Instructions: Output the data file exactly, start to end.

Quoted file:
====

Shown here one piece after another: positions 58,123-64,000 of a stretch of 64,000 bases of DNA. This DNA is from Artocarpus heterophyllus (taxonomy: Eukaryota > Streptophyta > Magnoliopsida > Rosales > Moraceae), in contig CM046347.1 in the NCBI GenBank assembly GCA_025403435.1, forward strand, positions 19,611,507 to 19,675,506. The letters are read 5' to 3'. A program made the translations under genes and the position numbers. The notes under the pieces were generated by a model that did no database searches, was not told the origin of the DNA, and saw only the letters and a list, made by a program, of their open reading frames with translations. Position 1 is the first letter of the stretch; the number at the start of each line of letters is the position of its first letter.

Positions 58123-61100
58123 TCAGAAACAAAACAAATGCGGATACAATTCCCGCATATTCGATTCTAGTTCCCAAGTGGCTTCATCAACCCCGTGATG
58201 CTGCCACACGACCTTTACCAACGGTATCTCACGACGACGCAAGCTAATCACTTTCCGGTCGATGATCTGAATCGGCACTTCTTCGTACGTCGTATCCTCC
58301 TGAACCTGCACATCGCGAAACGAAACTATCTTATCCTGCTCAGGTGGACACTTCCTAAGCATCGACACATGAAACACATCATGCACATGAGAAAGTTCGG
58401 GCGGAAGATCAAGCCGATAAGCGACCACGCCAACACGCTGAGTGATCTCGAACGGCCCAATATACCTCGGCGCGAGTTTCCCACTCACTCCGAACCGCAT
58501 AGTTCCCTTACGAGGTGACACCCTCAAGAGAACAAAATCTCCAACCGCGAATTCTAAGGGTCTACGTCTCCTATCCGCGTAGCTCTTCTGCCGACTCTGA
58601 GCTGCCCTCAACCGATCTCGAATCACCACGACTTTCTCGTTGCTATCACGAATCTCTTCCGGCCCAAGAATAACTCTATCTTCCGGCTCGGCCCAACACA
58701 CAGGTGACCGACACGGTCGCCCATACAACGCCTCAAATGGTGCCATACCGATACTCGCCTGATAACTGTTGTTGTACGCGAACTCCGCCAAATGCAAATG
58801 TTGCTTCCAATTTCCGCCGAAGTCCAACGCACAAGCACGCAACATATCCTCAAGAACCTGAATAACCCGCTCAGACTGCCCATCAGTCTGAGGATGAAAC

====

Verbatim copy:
Shown here one piece after another: positions 58,123-64,000 of a stretch of 64,000 bases of DNA. This DNA is from Artocarpus heterophyllus (taxonomy: Eukaryota > Streptophyta > Magnoliopsida > Rosales > Moraceae), in contig CM046347.1 in the NCBI GenBank assembly GCA_025403435.1, forward strand, positions 19,611,507 to 19,675,506. The letters are read 5' to 3'. A program made the translations under genes and the position numbers. The notes under the pieces were generated by a model that did no database searches, was not told the origin of the DNA, and saw only the letters and a list, made by a program, of their open reading frames with translations. Position 1 is the first letter of the stretch; the number at the start of each line of letters is the position of its first letter.

Positions 58123-61100
58123 TCAGAAACAAAACAAATGCGGATACAATTCCCGCATATTCGATTCTAGTTCCCAAGTGGCTTCATCAACCCCGTGATG
58201 CTGCCACACGACCTTTACCAACGGTATCTCACGACGACGCAAGCTAATCACTTTCCGGTCGATGATCTGAATCGGCACTTCTTCGTACGTCGTATCCTCC
58301 TGAACCTGCACATCGCGAAACGAAACTATCTTATCCTGCTCAGGTGGACACTTCCTAAGCATCGACACATGAAACACATCATGCACATGAGAAAGTTCGG
58401 GCGGAAGATCAAGCCGATAAGCGACCACGCCAACACGCTGAGTGATCTCGAACGGCCCAATATACCTCGGCGCGAGTTTCCCACTCACTCCGAACCGCAT
58501 AGTTCCCTTACGAGGTGACACCCTCAAGAGAACAAAATCTCCAACCGCGAATTCTAAGGGTCTACGTCTCCTATCCGCGTAGCTCTTCTGCCGACTCTGA
58601 GCTGCCCTCAACCGATCTCGAATCACCACGACTTTCTCGTTGCTATCACGAATCTCTTCCGGCCCAAGAATAACTCTATCTTCCGGCTCGGCCCAACACA
58701 CAGGTGACCGACACGGTCGCCCATACAACGCCTCAAATGGTGCCATACCGATACTCGCCTGATAACTGTTGTTGTACGCGAACTCCGCCAAATGCAAATG
58801 TTGCTTCCAATTTCCGCCGAAGTCCAACGCACAAGCACGCAACATATCCTCAAGAACCTGAATAACCCGCTCAGACTGCCCATCAGTCTGAGGATGAAAC